John E. Karayan, Charles W. Swenson, and Joseph W. Neff, Strategic Corporate Tax Planning.
This book discusses tax planning from the perspective of a decision-making manager who has a limited formal tax background. The authors posit that tax planning should be about optimizing taxes rather than merely reducing taxes. They point out some of the inherent risk in strategic decisions made strictly for tax-savings purposes. The book describes a decision-making framework called SAVANT. This stands for Strategy, Anticipation, Value-Adding, Negotiating, and Transforming. This framework is used throughout the book when discussing tax-planning opportunities related to typical business transactions that occur during the life cycle of a business. The book consists of 15 chapters and two appendices. The chapters are organized into four main parts as described below.
Part One: "Understanding Strategic Tax Planning: A Framework"
This part consists of two chapters. The first chapter discusses the importance of tax planning and introduces the SAVANT decision-making framework. The second chapter discusses SAVANT in more detail and then illustrates the use of SAVANT by applying the framework to several different business transactions.
Part Two: "Forming the Enterprise"
This section consists of two chapters. Chapter 3 examines choice of entity issues and compares Partnerships, S corporations, C corporations, and LLCs. Chapter 4 discusses initial capitalization of the enterprise. This chapter compares and contrasts internal financing with different types of external financing. The comparison is made in the context of debt versus equity.
Part Three: "Operating the Firm"
Part three, consisting of eight chapters, is the longest subdivision within the book. This part starts, in Chapter 5, with a discussion of tax and nontax considerations associated with new product development and improvement of existing products. This chapter first considers R&D costs. This is followed by a discussion of the potential competitive advantage that one finn might have over another firm when tax positions are comparatively evaluated. This is followed, in Chapter 6, by a discussion of tax and nontax issues related to attracting and motivating employees. This chapter includes comparisons of various compensation packages. Chapter 7 looks at multistate operations from a market penetration perspective. This chapter outlines choice of location, sales and use tax, and tax abatement/incentive considerations. Chapter 8 continues the market penetration approach by focusing on operations in foreign markets. This chapter does not include a discussion of the current Extra Territorial Income (ETI) rules. Chapter 9 discusses production design, process selection, and capacity planning for ongoing operations. This includes inventory planning and inventory valuation issues. In Chapter 10, the focus moves to financing an ongoing business. This chapter contains a discussion of the tax and nontax factors associated with different financing options. Chapter 11 discusses capital budgeting in both a multistate and foreign environment. Chapter 12 presents a short but interesting discussion of internal planning based on analyses of competitors' segment reporting information and tax footnotes.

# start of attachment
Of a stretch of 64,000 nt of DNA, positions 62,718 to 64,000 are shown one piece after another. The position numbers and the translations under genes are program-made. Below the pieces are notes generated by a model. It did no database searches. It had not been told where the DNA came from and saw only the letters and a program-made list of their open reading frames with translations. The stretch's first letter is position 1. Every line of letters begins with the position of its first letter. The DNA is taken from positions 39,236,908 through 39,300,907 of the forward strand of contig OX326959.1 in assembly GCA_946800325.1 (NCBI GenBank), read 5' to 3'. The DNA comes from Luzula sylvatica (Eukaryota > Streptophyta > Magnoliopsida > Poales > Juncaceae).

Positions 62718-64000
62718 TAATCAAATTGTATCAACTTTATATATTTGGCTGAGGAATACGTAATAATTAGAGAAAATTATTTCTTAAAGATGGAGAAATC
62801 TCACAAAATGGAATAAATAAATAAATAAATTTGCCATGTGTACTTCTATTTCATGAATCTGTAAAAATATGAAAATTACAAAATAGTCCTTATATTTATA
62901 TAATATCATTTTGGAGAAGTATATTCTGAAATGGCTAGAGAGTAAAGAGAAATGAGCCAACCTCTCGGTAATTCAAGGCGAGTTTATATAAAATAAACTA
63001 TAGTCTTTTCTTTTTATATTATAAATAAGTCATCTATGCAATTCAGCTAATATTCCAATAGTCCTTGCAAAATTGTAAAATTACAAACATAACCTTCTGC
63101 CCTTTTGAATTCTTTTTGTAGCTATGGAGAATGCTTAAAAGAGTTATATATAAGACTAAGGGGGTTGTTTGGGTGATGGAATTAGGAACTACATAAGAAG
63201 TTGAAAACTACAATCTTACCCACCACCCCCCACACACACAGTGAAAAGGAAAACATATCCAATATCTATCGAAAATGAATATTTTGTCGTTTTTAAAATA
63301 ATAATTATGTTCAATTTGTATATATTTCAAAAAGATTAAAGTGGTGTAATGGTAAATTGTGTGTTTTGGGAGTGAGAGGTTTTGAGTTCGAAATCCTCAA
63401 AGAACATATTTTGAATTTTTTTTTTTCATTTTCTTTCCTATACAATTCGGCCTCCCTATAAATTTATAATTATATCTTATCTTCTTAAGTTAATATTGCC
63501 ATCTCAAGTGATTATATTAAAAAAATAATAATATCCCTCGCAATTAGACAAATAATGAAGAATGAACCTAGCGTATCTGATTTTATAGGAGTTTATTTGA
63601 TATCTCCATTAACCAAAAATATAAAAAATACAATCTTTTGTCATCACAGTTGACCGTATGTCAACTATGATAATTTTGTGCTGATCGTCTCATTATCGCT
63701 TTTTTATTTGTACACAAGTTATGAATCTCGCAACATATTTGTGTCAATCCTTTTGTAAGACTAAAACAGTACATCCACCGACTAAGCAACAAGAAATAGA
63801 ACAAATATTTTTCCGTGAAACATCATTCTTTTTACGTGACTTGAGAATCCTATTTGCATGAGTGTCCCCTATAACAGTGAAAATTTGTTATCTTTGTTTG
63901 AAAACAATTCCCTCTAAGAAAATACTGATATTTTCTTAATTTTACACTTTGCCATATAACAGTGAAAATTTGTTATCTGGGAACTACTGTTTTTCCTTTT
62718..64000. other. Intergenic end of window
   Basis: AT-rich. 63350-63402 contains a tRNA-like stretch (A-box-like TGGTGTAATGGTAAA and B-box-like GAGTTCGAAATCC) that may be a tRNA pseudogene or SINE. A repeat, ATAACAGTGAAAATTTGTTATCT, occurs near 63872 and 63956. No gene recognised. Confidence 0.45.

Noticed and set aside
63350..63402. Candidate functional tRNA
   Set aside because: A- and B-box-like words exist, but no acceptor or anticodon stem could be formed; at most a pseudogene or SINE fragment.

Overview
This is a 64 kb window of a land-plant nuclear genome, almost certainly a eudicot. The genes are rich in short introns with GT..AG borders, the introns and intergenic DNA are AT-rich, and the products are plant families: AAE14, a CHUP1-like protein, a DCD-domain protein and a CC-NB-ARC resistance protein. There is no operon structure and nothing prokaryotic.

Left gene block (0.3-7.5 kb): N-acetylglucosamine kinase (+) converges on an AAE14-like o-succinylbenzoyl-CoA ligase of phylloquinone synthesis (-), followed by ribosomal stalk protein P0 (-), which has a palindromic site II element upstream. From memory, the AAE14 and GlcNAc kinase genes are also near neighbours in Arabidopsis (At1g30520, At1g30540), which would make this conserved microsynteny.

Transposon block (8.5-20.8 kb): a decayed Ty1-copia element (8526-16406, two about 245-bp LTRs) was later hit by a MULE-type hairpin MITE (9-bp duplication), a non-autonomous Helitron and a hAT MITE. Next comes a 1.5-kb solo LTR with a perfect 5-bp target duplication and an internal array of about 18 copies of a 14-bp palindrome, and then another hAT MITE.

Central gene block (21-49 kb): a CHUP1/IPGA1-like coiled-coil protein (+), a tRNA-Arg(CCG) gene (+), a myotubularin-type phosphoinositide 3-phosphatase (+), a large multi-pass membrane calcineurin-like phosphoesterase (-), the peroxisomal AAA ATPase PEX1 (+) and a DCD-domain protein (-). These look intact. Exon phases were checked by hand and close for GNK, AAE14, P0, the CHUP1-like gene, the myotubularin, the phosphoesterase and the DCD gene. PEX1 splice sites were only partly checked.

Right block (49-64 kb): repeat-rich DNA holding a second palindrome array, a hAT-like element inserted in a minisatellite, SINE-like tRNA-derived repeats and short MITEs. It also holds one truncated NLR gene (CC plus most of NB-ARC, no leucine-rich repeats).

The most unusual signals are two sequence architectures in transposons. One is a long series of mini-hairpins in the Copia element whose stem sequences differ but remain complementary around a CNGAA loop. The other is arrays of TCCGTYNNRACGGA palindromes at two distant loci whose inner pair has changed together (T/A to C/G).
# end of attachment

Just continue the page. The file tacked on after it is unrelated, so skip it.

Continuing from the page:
Part Four: "Changing Original Form"
This final three-chapter section of the book covers restructuring, mergers and acquisitions, and other topics dealing with modification of an existing form of doing business. Chapter 13 is dedicated to financial, business, and legal restructuring. Chapter 14 focuses on various issues related to mergers and acquisitions. Finally, Chapter 15 covers items such as flow-through entities, liquidations, buying a company for its assets, and bankruptcies.
I have used this book as the primary text in a M.B.A. elective course titled "Managerial Aspects of Taxation." This is a specialized course for M.B.A. students who do not have tax backgrounds. The book is readable and the topic coverage is sufficient for this type of class. The book contains numerous examples and several short case studies. The examples and case studies are both theoretical and real world. The book would also be suitable as a text or as a supplement in a tax elective class for accounting students who are not going to specialize in tax. In the M.B.A. class, I supplemented the book with additional case studies, a few articles, and some material from IRS publications. The book is not designed as a textbook in the traditional sense. This means that there are no instructor support materials.
The book is very readable, but some students found a couple of things to be distracting. First, there are mathematical mistakes in some of the examples. Second, the writing style will sometimes abruptly change. My guess is that the authors wrote different parts of the book and the parts were put together without an overall writing style edit. Several students found both of these items u little troublesome at first, but they soon adjusted.
The book offers students a perspective that is not often found in other tax materials. Tax literature sometimes ignores or diminishes the nontax aspects of a transaction. This book helps fill an existing gap in the tax literature by discussing both tax and nontax issues related to strategic planning. Discussing these issues together, in the same book, seems to be unique.
WRAY E. BRADLEY
University of Tulsa
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|Author:||Bradley, Wray E.|
|Publication:||Journal of the American Taxation Association|
|Date:||Mar 22, 2004|
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